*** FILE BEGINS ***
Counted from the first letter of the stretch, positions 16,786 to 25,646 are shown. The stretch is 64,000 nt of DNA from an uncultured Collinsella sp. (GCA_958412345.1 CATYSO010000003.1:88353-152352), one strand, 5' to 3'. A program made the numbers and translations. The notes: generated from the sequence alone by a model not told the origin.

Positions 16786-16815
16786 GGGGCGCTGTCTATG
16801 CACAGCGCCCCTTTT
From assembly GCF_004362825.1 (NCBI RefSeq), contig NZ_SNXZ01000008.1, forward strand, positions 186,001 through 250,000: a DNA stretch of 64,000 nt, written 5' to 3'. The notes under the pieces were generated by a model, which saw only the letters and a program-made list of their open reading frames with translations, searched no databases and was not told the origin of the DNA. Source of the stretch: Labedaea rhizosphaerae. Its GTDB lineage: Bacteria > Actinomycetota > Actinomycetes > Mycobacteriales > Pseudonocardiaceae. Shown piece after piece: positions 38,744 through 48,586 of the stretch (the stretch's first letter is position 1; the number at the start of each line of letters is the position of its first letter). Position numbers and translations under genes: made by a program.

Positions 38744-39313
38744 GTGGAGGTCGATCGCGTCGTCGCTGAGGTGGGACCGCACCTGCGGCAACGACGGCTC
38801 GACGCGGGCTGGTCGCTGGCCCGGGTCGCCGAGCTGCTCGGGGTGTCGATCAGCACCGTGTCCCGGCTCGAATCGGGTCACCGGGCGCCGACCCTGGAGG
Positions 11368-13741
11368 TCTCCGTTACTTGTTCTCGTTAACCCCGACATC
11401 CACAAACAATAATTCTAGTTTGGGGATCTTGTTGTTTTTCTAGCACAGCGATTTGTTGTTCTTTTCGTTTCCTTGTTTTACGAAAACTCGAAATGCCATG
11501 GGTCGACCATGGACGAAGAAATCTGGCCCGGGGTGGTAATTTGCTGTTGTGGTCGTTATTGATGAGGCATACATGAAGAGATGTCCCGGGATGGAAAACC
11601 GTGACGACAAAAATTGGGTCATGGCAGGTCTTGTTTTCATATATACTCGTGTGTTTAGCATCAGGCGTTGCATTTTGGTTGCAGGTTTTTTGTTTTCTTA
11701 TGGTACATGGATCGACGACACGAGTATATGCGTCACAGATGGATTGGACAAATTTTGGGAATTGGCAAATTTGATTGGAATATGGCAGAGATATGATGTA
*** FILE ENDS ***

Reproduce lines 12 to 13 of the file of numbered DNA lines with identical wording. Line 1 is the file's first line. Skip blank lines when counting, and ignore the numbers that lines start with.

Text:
11501 GGTCGACCATGGACGAAGAAATCTGGCCCGGGGTGGTAATTTGCTGTTGTGGTCGTTATTGATGAGGCATACATGAAGAGATGTCCCGGGATGGAAAACC
11601 GTGACGACAAAAATTGGGTCATGGCAGGTCTTGTTTTCATATATACTCGTGTGTTTAGCATCAGGCGTTGCATTTTGGTTGCAGGTTTTTTGTTTTCTTA